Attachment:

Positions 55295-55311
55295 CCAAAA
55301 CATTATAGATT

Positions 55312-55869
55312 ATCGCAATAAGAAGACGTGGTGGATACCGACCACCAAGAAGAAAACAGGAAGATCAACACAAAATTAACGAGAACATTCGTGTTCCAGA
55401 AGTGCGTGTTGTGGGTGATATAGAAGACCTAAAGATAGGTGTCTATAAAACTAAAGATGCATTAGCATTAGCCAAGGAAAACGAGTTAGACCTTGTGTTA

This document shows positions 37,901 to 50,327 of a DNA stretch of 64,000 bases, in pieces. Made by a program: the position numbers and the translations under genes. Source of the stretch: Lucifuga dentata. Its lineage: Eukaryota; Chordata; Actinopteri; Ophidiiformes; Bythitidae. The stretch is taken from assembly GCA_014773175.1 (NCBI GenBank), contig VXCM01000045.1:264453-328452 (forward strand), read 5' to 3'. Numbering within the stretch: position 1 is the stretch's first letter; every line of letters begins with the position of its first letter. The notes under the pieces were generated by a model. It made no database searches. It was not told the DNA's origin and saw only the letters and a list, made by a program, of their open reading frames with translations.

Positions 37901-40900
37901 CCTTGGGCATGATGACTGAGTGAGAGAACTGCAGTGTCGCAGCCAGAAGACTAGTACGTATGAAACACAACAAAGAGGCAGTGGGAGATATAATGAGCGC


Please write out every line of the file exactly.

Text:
Positions 55295-55311
55295 CCAAAA
55301 CATTATAGATT

Positions 55312-55869
55312 ATCGCAATAAGAAGACGTGGTGGATACCGACCACCAAGAAGAAAACAGGAAGATCAACACAAAATTAACGAGAACATTCGTGTTCCAGA
55401 AGTGCGTGTTGTGGGTGATATAGAAGACCTAAAGATAGGTGTCTATAAAACTAAAGATGCATTAGCATTAGCCAAGGAAAACGAGTTAGACCTTGTGTTA

This document shows positions 37,901 to 50,327 of a DNA stretch of 64,000 bases, in pieces. Made by a program: the position numbers and the translations under genes. Source of the stretch: Lucifuga dentata. Its lineage: Eukaryota; Chordata; Actinopteri; Ophidiiformes; Bythitidae. The stretch is taken from assembly GCA_014773175.1 (NCBI GenBank), contig VXCM01000045.1:264453-328452 (forward strand), read 5' to 3'. Numbering within the stretch: position 1 is the stretch's first letter; every line of letters begins with the position of its first letter. The notes under the pieces were generated by a model. It made no database searches. It was not told the DNA's origin and saw only the letters and a list, made by a program, of their open reading frames with translations.

Positions 37901-40900
37901 CCTTGGGCATGATGACTGAGTGAGAGAACTGCAGTGTCGCAGCCAGAAGACTAGTACGTATGAAACACAACAAAGAGGCAGTGGGAGATATAATGAGCGC